Approval for new woodland creation applications in Scotland will no longer be given on any peat soils over 10cm in depth after 1 October.
New guidance has been issued by Scottish Forestry which will require the use of 'less disruptive techniques' when preparing the ground for woodland creation.
Over the past few years about 5 percent - circa 600-700 hectares - of all new woodland creation applications in Scotland proposed ploughing as a method of ground preparation.
But a key measure to be introduced from 1 October will reduce ploughing on peaty soils, helping to 'protect these important carbon sinks which are also vital for biodiversity'.
These measures mean that Scottish Forestry will not accept any Forestry Grant Scheme applications which include ploughing on soils where peat depth exceeds 10cm.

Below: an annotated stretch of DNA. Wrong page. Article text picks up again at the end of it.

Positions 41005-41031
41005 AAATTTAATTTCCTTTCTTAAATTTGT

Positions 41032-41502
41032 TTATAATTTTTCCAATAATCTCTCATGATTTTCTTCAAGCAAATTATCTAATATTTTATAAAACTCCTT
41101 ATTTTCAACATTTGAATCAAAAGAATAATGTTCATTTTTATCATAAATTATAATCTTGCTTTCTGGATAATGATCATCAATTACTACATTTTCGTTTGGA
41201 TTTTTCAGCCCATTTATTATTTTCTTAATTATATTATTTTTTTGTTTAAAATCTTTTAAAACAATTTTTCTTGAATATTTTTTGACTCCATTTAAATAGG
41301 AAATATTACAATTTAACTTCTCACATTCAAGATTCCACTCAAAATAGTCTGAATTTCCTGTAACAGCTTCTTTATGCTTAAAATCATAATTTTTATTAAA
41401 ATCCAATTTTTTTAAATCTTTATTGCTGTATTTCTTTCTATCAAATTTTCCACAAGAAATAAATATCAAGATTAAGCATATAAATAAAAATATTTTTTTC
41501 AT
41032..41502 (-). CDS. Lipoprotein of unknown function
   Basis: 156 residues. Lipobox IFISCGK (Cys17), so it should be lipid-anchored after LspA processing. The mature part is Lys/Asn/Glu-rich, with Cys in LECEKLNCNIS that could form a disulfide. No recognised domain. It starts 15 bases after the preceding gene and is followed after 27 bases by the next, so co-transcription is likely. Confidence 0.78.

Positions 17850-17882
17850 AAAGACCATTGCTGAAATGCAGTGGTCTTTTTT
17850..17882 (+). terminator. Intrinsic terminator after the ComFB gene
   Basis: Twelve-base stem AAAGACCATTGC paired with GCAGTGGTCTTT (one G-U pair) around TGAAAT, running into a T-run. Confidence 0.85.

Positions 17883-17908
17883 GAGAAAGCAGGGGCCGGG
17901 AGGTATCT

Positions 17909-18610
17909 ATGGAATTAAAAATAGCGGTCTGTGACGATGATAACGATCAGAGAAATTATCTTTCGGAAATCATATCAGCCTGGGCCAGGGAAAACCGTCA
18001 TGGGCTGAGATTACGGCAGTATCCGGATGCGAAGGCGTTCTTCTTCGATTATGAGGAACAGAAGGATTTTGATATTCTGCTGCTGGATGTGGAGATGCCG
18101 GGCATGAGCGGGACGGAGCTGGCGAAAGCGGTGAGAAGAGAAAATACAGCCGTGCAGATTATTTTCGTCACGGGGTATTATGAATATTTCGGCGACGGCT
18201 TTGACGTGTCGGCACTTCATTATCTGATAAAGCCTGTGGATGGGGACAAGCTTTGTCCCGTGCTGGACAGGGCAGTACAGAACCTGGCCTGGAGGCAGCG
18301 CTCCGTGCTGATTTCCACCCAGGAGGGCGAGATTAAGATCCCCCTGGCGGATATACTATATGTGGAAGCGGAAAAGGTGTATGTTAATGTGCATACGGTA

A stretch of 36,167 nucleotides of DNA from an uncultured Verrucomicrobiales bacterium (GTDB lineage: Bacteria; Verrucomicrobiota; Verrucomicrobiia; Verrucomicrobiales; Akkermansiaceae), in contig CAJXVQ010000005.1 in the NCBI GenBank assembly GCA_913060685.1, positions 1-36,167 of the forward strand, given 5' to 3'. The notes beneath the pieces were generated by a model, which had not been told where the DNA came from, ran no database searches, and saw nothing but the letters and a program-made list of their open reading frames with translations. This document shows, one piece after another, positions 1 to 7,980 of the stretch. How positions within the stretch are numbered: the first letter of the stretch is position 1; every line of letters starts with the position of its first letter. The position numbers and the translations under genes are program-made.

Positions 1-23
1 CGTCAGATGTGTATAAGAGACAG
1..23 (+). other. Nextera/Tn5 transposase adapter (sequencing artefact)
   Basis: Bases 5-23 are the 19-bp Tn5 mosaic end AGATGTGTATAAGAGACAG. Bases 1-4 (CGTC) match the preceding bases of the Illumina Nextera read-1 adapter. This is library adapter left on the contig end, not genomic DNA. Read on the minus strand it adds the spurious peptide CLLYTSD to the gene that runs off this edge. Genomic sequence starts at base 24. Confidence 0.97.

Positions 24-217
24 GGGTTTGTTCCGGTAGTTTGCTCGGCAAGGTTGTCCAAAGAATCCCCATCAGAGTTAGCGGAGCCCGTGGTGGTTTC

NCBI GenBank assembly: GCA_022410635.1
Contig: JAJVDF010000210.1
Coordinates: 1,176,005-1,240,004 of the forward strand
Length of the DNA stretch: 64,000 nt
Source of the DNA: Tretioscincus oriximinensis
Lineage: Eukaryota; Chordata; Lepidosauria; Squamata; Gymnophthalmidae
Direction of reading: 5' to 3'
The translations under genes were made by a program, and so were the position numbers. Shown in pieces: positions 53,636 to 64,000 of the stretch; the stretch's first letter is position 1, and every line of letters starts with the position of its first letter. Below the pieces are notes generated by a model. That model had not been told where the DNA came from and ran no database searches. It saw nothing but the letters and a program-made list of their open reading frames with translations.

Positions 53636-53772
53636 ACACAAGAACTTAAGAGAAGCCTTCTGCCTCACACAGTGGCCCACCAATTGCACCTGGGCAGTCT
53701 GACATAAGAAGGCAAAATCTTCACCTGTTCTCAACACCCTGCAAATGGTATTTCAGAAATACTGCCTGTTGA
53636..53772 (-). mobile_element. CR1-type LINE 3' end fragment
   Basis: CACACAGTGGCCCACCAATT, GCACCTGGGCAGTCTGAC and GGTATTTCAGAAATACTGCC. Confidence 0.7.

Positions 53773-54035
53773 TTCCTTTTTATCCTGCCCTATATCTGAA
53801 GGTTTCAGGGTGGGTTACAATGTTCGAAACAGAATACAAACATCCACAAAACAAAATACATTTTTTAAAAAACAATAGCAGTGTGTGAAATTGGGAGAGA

The move follows scientific analysis of soils which found that ploughing on soils with an organic layer greater than 10cm represented a significant risk of soil carbon emissions.
This may mean the soil does not begin to sequester carbon for another 20 years or more, the analysis found.
Màiri McAllan, Minister for Environment said: "The use of ploughing to prepare ground for planting is declining but we’re determined that we should do everything we can to protect our environment and climate.
"That’s why these changes mean that approval for new applications will no longer be given on any peat soils over 10cm in depth after 1 October.
"Only less intensive cultivation techniques will now be approved."
Scottish Forestry says the guidance has been developed after extensive consultation with a wide range of relevant stakeholders over the past two years.